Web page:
Full-text · Article · Dec 2015 · SpringerPlus
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    • "In the case of valerian (Table 1), preclinical data predicting drug–botanical dietaryBilberry (Vaccinium myrtillus) OATP2B1 (Mao et al., 2013Stout and Cimino, 2014) — — — Dandelion (Taraxacum spp.) CYP1A2 (Maliakal and Wanwimolruk, 2001) UDPGT (Zhou et al., 2004) — — — Dong quai (Angelica sinensis) a,b CYP1A (Lin et al., 1998); CYP3A4 (Guo et al., 2001) CYP2D6 (Tang et al., 2006); CYP3A4 (Gurley et al., 2006)— — — Evening primrose oil (Oenothera biennis) a Cis-linoleic acid: CYP1A2 (Zou et al., 2002); CYP2C9, CYP2C19, CYP2D6, CYP3A4 (Netsch et al., 2006Yuan et al., 2014); CYP2C8, CYP2C9, CYP2C19 (Whitten et al., 2006)— — — — Licorice root (Glycyrrhiza glabra, G. uralensis, and G. inflate) a CYP2A1 (Paolini et al., 1999); CYP2B6, CYP2C8, CYP2C9, CYP2C19 (Johne et al., 1999;Lefebvre et al., 2004); CYP3A4 (Johne et al., 1999;Gorski et al., 2004;Lefebvre et al., 2004); UGT1A1 (Guo et al., 2013) CYP1A2 (Kent et al., 2002); CYP2B6 (Lefebvre et al., 2004)— — — Plant sterols (e.g., sitosterol) MDR1 (Nabekura et al., 2008); MRP1 (Chow et al., 2006 "
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    ABSTRACT: The use of botanical dietary supplements has grown steadily over the last 20 years despite incomplete information regarding active constituents, mechanisms of action, efficacy, and safety. An important but under-investigated safety concern is the potential for popular botanical dietary supplements to interfere with the absorption, transport and/or metabolism of pharmaceutical agents. Clinical trials of drug-botanical interactions are the gold standard and are usually carried out only when indicated by unexpected consumer side effects or, preferably, by predictive preclinical studies. For example, Phase I clinical trials have confirmed preclinical studies and clinical case reports that St. John's wort (Hypericum perforatum) induces cytochrome P450 3A4/5. However, clinical studies of most botanicals that were predicted to interact with drugs have shown no clinically significant effects. For example, clinical trials did not substantiate preclinical predictions that milk thistle (Silybum marianum) would inhibit CYP1A2, CYP2C9, CYP2D6, CYP2E1, and/or CYP3A4. Here, we highlight discrepancies between preclinical and clinical data concerning drug-botanical interactions and critically evaluate why some preclinical models perform better than others in predicting the potential for drug-botanical interactions. Gaps in our knowledge are also highlighted for the potential of some popular botanical dietary supplements to interact with therapeutic agents with respect to absorption, transport and metabolism.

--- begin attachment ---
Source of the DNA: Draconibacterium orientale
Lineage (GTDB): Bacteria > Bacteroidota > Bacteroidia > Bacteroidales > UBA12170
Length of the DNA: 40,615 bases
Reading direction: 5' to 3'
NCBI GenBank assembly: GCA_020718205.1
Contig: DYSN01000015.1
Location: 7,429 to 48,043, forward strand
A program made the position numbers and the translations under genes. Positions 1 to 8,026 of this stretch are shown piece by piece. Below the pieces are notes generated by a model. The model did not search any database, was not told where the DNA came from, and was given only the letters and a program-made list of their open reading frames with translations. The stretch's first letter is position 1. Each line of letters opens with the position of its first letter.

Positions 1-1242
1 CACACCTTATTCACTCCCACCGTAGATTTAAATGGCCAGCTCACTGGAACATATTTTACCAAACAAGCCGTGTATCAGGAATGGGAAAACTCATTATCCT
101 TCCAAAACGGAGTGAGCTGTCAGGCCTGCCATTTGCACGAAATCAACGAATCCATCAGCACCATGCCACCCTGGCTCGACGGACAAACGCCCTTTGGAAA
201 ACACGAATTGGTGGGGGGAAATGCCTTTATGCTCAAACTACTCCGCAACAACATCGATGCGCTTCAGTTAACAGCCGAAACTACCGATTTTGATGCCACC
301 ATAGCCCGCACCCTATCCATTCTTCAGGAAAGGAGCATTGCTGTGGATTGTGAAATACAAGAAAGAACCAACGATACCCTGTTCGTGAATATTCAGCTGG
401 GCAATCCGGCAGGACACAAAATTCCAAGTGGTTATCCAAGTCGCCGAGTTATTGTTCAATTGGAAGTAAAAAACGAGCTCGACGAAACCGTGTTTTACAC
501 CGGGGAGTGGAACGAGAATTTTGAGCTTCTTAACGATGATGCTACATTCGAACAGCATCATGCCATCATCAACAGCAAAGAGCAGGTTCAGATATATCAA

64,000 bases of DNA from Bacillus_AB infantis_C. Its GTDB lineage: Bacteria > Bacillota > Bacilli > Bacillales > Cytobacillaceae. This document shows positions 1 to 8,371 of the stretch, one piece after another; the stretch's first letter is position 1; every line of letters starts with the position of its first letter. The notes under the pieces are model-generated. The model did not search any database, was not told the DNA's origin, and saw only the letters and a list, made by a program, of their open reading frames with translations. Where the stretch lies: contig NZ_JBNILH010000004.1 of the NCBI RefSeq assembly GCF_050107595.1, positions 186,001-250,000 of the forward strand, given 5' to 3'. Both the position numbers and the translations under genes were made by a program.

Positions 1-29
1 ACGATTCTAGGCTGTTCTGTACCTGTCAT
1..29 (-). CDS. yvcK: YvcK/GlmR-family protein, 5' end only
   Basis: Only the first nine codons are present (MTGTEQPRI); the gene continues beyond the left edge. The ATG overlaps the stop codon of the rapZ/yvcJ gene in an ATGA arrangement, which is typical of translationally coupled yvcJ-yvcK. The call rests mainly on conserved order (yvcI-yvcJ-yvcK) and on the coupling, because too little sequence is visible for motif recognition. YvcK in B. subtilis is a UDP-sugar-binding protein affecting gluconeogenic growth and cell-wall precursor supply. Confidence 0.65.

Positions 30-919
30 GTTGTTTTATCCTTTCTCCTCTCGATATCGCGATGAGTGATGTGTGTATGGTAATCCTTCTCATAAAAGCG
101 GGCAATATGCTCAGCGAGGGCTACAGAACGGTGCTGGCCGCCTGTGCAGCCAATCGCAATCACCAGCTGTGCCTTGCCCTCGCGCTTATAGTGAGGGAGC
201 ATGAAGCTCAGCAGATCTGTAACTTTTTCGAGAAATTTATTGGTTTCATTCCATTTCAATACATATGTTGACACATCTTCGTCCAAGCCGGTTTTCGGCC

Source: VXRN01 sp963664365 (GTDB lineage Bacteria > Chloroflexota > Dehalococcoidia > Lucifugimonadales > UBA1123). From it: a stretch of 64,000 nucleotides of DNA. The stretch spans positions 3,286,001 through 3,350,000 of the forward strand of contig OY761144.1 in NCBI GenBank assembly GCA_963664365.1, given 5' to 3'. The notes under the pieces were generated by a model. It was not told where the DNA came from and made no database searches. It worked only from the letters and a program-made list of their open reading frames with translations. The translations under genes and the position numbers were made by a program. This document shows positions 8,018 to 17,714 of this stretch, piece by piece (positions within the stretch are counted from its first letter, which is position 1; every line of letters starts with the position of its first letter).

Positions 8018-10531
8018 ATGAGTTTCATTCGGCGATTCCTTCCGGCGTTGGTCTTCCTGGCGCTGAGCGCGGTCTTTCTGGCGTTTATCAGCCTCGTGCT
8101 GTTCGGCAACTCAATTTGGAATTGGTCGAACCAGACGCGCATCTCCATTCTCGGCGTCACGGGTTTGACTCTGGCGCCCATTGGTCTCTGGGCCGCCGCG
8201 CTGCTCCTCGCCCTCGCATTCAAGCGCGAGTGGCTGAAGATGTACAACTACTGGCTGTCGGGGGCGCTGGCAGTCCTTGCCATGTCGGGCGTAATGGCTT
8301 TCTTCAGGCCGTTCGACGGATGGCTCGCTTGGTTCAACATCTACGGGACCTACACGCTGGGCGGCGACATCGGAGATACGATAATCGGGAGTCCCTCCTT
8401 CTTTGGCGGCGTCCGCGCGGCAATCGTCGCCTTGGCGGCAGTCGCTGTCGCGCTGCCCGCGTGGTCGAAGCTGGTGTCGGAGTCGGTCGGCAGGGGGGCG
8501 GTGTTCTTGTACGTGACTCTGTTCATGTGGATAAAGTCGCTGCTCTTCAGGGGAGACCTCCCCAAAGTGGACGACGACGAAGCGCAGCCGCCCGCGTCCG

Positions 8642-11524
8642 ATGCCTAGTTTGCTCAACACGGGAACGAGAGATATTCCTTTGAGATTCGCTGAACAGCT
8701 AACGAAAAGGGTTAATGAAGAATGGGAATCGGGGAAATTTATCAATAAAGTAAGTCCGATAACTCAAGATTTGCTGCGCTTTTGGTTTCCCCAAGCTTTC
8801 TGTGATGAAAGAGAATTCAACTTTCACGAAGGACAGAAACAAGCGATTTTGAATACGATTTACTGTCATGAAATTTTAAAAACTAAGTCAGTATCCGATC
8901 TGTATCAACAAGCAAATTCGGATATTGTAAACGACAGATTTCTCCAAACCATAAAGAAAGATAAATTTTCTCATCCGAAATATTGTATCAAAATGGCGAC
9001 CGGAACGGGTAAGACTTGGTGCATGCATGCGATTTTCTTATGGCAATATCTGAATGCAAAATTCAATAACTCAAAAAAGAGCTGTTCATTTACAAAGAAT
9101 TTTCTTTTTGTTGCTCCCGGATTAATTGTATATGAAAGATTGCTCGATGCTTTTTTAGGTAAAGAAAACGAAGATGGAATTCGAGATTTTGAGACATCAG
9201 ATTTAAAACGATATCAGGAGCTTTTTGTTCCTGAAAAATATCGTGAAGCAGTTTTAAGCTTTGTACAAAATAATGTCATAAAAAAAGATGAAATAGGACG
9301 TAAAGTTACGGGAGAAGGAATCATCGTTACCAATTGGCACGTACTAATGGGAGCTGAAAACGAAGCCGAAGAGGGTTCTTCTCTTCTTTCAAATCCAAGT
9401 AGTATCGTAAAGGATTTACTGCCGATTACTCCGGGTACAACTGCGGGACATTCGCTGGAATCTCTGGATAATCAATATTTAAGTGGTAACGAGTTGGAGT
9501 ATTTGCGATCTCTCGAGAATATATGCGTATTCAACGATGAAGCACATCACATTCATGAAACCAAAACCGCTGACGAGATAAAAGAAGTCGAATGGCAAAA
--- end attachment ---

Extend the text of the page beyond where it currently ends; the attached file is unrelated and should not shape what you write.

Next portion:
Preview · Article · Jun 2015 · Planta Medica
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    • "Moreover, it has been shown by an in vitro study that certain triterpene glycosides isolated from black cohosh only weakly inhibited human CYP3A4 (Tsukamoto et al., 2005). This is in agreement with in vivo data suggesting no clinically significant interactions between black cohosh and CYP3A4 (Gurley et al., 2005Gurley et al., , 2006). Because hot flashes are the main indication for black cohosh use, women who experience this side effect of tamoxifen may decide to use black cohosh as a presumably safe remedy. "
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    ABSTRACT: Export Date: 18 October 2014